‘disenfranchising Jews’ Rabbi Obtains Court Order in Effort to Halt Sabbath Anti-poverty Elections
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‘disenfranchising Jews’ Rabbi Obtains Court Order in Effort to Halt Sabbath Anti-poverty Elections

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A Brooklyn Orthodox rabbi said today that he has obtained a court order giving the City Administration 20 days to reply to complaints against the scheduling of community anti-poverty corporation elections on a Saturday. Rabbi Sholom B. Gorodetsky, a Crown Heights delegate to the New York City Council Against Poverty, said he obtained the order from the State Supreme Court on Jan, 20 as “a first move to stop Sabbath elections.”

He charged that the poverty agency and the city’s Human Resources Administration “are clearly disenfranchising Jews from participating in poverty elections by purposely and maliciously scheduling them on the Jewish Sabbath.”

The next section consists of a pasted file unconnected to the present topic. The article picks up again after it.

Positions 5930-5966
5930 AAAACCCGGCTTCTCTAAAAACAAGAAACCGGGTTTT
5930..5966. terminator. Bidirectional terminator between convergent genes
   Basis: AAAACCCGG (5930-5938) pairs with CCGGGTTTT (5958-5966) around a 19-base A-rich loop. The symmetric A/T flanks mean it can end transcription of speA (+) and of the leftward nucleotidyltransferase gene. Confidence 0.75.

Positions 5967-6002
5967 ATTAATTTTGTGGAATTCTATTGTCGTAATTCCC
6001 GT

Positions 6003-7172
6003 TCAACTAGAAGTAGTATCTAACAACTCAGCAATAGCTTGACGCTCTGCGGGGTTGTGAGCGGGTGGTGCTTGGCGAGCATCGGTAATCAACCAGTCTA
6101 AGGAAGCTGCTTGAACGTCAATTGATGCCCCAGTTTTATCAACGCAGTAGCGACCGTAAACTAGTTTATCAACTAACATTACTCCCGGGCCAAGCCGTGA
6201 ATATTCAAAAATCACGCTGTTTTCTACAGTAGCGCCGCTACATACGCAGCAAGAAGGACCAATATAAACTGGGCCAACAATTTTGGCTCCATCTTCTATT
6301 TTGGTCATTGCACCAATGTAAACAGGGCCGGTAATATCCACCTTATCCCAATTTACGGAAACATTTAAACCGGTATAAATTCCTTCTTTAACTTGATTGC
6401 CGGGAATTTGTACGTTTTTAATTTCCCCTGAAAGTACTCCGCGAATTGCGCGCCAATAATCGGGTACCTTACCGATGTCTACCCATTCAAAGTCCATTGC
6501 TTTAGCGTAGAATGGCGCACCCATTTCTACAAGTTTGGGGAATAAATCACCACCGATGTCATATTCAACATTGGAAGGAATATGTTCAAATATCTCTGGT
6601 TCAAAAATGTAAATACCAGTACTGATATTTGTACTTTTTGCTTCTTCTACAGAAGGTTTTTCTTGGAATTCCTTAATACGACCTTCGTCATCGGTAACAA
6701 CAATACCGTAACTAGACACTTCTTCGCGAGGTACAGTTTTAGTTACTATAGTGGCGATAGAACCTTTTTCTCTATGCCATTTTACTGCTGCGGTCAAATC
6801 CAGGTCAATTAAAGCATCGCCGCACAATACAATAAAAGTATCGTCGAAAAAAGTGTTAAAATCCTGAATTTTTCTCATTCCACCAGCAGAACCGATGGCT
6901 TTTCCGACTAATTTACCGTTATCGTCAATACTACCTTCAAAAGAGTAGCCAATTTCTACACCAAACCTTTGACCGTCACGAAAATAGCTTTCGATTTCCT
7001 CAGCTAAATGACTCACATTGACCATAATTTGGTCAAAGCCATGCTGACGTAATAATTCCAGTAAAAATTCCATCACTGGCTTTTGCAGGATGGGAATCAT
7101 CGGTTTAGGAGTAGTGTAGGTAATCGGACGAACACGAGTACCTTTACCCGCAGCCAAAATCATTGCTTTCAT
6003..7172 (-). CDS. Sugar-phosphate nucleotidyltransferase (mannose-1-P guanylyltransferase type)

The Council Against Poverty voted Jan. 13 to allow the local anti-poverty corporations the option of scheduling their elections, to be held next April, either on a Saturday or a week day. That decision has already been protested vigorously by the B’nai B’rith’s Anti-Defamation League, the Federation of Jewish Philanthropies, the Association of Jewish Anti-Poverty Workers and the Rabbinical Alliance of America.

Rabbi Gorodetsky also denounced a tentative compromise proposed by the city last week which would spread the elections over two days allowing observant Jews to cast their ballots on a Sunday or week day and other voters on Saturday. “As long as an election is held on the Jewish Sabbath there will be no compromise no matter how many extra days and nights are offered, no matter how many ‘house Jews’ push for it,” the Crown Heights rabbi said.

He noted that last year, in response to community protests, the NY City Council passed a unanimous resolution instructing the HRA and the Council Against Poverty never to hold another election on a Sabbath. He said that when given the option to select a voting day last year, 22 of the 26 local poverty corporations chose Saturday. In at least 16 of those poverty areas there were substantial numbers of Jews, Rabbi Gorodetsky said.

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